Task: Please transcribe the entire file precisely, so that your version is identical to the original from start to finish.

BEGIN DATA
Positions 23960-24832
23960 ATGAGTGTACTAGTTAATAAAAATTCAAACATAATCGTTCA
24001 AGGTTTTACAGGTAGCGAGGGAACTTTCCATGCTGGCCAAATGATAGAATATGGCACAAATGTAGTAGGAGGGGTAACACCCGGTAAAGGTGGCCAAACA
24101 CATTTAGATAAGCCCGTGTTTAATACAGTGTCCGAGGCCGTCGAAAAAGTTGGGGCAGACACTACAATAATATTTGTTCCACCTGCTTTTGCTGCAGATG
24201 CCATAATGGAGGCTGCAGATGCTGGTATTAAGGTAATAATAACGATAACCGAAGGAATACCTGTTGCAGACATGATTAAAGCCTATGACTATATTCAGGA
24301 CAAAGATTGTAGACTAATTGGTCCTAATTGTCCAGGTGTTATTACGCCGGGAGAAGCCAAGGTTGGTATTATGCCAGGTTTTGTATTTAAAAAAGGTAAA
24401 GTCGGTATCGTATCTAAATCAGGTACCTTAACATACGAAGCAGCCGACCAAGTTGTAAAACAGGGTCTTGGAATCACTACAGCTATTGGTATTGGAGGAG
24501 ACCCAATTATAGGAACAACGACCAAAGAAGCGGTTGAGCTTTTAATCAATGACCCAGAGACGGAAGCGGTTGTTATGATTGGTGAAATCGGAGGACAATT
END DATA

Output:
Positions 23960-24832
23960 ATGAGTGTACTAGTTAATAAAAATTCAAACATAATCGTTCA
24001 AGGTTTTACAGGTAGCGAGGGAACTTTCCATGCTGGCCAAATGATAGAATATGGCACAAATGTAGTAGGAGGGGTAACACCCGGTAAAGGTGGCCAAACA
24101 CATTTAGATAAGCCCGTGTTTAATACAGTGTCCGAGGCCGTCGAAAAAGTTGGGGCAGACACTACAATAATATTTGTTCCACCTGCTTTTGCTGCAGATG
24201 CCATAATGGAGGCTGCAGATGCTGGTATTAAGGTAATAATAACGATAACCGAAGGAATACCTGTTGCAGACATGATTAAAGCCTATGACTATATTCAGGA
24301 CAAAGATTGTAGACTAATTGGTCCTAATTGTCCAGGTGTTATTACGCCGGGAGAAGCCAAGGTTGGTATTATGCCAGGTTTTGTATTTAAAAAAGGTAAA
24401 GTCGGTATCGTATCTAAATCAGGTACCTTAACATACGAAGCAGCCGACCAAGTTGTAAAACAGGGTCTTGGAATCACTACAGCTATTGGTATTGGAGGAG
24501 ACCCAATTATAGGAACAACGACCAAAGAAGCGGTTGAGCTTTTAATCAATGACCCAGAGACGGAAGCGGTTGTTATGATTGGTGAAATCGGAGGACAATT